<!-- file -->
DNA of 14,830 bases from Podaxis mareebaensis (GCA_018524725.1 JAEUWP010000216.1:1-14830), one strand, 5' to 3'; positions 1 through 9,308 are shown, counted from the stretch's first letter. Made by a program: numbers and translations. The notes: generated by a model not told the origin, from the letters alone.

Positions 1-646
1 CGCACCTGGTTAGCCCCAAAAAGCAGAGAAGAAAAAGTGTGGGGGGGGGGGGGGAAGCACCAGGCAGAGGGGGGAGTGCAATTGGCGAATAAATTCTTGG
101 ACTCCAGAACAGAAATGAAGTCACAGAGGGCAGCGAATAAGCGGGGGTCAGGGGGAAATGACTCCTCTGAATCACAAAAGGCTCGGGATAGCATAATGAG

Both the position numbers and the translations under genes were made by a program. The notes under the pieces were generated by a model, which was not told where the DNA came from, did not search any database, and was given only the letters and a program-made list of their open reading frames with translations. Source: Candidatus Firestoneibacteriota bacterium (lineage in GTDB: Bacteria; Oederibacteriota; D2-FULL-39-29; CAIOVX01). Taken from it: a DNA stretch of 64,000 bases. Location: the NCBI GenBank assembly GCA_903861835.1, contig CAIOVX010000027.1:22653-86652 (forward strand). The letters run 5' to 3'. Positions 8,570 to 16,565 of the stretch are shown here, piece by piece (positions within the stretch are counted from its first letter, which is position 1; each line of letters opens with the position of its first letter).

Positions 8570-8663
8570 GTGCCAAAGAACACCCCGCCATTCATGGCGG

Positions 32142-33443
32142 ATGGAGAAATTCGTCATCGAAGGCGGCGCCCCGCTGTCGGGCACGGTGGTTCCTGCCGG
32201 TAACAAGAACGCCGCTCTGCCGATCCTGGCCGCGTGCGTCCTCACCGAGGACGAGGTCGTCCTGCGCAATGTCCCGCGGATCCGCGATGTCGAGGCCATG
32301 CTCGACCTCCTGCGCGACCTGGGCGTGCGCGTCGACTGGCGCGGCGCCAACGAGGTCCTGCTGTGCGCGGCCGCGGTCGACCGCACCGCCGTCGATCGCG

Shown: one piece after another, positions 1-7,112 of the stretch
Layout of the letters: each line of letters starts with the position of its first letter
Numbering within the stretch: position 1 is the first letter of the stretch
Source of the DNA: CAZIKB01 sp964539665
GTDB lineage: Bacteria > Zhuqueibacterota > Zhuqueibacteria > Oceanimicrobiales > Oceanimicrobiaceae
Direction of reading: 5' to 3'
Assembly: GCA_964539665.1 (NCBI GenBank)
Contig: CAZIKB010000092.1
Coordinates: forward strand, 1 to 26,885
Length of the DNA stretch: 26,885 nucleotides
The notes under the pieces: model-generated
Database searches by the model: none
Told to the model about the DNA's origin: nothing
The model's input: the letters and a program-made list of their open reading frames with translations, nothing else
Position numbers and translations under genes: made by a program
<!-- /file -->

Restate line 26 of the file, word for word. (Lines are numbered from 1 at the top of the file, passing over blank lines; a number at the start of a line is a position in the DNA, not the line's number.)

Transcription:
Position numbers and translations under genes: made by a program